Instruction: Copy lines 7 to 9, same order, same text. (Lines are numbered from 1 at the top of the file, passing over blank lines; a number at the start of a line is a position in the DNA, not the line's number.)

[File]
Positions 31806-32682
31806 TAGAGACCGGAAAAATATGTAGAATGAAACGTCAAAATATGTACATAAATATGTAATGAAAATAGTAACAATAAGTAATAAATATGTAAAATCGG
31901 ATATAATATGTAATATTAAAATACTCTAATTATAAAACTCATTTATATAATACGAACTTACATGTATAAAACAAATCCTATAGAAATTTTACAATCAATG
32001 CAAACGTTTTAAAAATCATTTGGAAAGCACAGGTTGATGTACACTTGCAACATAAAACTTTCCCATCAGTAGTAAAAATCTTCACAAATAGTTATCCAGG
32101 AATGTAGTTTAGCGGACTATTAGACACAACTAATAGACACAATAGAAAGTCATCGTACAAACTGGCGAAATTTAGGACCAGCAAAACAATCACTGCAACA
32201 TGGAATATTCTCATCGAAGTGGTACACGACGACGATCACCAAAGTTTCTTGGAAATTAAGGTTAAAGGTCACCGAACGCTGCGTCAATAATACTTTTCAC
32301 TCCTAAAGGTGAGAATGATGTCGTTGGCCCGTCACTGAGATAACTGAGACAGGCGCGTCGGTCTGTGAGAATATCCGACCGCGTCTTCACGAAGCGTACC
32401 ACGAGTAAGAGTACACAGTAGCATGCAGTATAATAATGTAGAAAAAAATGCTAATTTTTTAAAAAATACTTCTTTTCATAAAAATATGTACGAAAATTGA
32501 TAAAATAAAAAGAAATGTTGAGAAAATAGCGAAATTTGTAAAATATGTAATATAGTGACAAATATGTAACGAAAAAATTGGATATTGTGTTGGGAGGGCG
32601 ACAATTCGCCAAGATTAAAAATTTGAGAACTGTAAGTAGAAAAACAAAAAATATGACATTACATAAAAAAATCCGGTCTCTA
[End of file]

32301 TCCTAAAGGTGAGAATGATGTCGTTGGCCCGTCACTGAGATAACTGAGACAGGCGCGTCGGTCTGTGAGAATATCCGACCGCGTCTTCACGAAGCGTACC
32401 ACGAGTAAGAGTACACAGTAGCATGCAGTATAATAATGTAGAAAAAAATGCTAATTTTTTAAAAAATACTTCTTTTCATAAAAATATGTACGAAAATTGA
32501 TAAAATAAAAAGAAATGTTGAGAAAATAGCGAAATTTGTAAAATATGTAATATAGTGACAAATATGTAACGAAAAAATTGGATATTGTGTTGGGAGGGCG